Makefile question

This is a discussion on Makefile question within the Tech Board forums, part of the Community Boards category; I'm pretty confused about makefiles. From what I understand, makefiles can quicken the compilation process by ordering the dependencies in ...

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    Makefile question

    I'm pretty confused about makefiles. From what I understand, makefiles can quicken the compilation process by ordering the dependencies in a fashion where the entire program doesn't need to get compiled every time a single of its dependencies is altered.

    However, that's as far as my knowledge goes. I know how it basically works but I'm not sure how this concept is implemented in the actual makefile. Could someone please explain the process in laymans terms? I've perused google for information but only find myself more confused.

    Thanks!

  2. #2
    and the hat of wrongness Salem's Avatar
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    What are you asking?

    How to write a makefile?

    Or how make determines the order in which to do things?

    GNU Make - GNU Project - Free Software Foundation
    If you dance barefoot on the broken glass of undefined behaviour, you've got to expect the occasional cut.
    If at first you don't succeed, try writing your phone number on the exam paper.
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    Both sort of. In my makefile, if I were to have, for example:

    A program that depends on list.o, list1.o and list2.o

    list.o depended on list2.o

    list1.o also depended on list2.o

    Would a correct make file be:

    file: list.o list1.o list2.o
    gcc list.o list1.o list2.o -o myFile.o

    list.o: list.c list2.o
    gcc -c list.c list2.o

    list1.o: list1.c list2.o
    gcc -c list1.c list2.o

    list2.o: list2.c
    gcc -c list2.c

    And if so, would it matter if I had list2.o before list.o and list1.o?

    Sorry if what I wrote makes absolutely no sense, I made it up on the spot.

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    and the hat of wrongness Salem's Avatar
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    Well each list.o only depends on it's corresponding .c file (and not other .o files).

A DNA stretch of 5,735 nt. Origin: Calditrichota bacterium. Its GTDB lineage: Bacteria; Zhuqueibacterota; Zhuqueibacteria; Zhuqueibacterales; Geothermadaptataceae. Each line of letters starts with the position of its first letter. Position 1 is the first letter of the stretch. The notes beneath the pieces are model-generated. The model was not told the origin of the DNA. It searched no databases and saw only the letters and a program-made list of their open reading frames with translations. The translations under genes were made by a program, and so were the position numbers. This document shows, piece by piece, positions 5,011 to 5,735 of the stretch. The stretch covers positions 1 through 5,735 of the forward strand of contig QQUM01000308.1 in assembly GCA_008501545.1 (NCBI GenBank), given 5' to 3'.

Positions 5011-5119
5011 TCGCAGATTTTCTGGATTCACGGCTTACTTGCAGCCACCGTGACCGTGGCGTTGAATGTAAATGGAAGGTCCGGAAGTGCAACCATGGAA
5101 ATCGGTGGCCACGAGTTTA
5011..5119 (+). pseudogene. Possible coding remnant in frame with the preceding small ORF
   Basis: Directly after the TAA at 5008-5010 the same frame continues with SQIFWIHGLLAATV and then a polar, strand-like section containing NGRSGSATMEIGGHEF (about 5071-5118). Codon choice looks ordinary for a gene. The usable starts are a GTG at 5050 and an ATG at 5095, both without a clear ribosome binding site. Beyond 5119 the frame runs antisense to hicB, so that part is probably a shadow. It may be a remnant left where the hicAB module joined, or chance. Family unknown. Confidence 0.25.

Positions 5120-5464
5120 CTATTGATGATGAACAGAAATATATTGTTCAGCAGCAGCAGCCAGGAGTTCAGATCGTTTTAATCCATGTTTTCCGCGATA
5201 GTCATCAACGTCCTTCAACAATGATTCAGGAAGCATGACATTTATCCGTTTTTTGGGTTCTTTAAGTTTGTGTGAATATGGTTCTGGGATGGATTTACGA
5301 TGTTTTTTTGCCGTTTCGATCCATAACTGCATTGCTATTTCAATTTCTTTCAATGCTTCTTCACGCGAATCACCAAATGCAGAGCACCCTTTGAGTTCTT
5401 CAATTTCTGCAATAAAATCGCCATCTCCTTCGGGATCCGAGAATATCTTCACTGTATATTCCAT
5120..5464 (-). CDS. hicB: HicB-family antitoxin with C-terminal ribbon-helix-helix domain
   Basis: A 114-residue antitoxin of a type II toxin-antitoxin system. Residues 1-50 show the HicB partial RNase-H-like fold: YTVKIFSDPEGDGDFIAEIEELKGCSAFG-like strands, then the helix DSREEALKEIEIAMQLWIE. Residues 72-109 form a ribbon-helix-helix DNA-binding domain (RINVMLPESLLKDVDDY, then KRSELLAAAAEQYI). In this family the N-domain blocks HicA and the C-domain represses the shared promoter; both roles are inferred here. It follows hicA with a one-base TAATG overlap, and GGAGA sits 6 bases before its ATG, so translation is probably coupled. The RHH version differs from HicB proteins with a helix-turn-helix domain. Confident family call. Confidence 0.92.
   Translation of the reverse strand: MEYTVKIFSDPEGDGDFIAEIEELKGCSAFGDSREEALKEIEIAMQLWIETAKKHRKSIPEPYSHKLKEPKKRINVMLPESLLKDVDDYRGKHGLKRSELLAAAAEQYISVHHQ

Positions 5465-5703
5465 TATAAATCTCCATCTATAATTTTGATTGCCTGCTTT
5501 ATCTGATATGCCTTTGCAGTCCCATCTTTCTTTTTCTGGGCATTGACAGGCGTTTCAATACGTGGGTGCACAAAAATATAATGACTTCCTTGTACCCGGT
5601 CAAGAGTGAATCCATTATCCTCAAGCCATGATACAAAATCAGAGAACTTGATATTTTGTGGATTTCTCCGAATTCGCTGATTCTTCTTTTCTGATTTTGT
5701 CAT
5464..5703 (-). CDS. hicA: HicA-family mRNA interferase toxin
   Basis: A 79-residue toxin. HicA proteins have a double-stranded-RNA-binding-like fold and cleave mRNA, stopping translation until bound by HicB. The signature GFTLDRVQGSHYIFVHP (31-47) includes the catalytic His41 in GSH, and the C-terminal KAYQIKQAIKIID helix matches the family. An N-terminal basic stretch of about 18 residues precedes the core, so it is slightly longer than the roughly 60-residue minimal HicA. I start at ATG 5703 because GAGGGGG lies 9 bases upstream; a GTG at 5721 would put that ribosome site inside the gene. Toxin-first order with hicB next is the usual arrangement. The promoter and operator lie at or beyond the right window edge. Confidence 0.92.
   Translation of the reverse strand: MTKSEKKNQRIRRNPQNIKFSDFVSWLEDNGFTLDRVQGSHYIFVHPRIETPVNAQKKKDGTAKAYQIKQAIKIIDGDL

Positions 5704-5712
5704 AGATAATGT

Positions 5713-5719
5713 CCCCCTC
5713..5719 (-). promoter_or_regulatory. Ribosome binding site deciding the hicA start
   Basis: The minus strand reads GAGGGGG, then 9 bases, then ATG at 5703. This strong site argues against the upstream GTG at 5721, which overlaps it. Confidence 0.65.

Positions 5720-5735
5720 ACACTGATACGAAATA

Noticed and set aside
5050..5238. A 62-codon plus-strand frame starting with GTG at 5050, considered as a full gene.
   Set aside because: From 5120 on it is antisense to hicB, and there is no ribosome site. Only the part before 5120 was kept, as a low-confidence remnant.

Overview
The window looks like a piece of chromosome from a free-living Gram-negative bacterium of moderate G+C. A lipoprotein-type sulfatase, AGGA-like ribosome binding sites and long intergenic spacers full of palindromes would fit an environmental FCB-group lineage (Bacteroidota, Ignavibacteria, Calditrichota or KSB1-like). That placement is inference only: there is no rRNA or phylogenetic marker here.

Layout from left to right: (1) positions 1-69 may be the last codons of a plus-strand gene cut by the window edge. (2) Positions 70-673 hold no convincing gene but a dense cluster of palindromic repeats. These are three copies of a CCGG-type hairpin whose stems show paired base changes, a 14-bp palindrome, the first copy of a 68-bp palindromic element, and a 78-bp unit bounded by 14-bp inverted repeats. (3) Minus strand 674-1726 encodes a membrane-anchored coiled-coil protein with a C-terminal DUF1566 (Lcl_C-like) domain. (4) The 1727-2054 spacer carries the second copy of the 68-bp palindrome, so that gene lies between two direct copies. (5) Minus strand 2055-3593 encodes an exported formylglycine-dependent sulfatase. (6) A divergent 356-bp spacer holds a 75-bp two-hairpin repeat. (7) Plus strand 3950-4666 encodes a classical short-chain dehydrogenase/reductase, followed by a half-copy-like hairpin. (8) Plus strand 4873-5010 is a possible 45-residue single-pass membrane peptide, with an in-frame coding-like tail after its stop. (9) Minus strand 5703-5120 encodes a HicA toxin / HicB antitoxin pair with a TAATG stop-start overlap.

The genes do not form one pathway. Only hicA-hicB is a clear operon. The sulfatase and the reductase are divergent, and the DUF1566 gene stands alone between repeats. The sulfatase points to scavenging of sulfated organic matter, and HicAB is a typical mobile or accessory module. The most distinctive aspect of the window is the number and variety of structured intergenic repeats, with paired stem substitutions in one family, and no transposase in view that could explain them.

The first part is OK - the exe depends on all the .o files.

    > And if so, would it matter if I had list2.o before list.o and list1.o?
    No - make would read the whole file to construct a full set of dependencies.
    If you dance barefoot on the broken glass of undefined behaviour, you've got to expect the occasional cut.
    If at first you don't succeed, try writing your phone number on the exam paper.
    I support http://www.ukip.org/ as the first necessary step to a free Europe.

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    I'm sorry I don't completely understand. Would it be impossible for one x.o object to depend on another y.o object? What if x.o called a function in y.o?

    I have another question as well. As I'm trying to create a makefile, I have a code similar to:

    x.o: x.c y.o
    gcc -c x.c y.o

    And when I call make it says that the rules for x.c cannot be found. Do you have any what my error might be?

  6. #6
    and the hat of wrongness Salem's Avatar
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    The dependency of one .o file to another is resolved at link time (when you produce an exe file).

    What you perhaps should have though is
    x.o : x.c y.h

    Where y.h is the interface to a function in y.c, which x.c uses.
    If you dance barefoot on the broken glass of undefined behaviour, you've got to expect the occasional cut.
    If at first you don't succeed, try writing your phone number on the exam paper.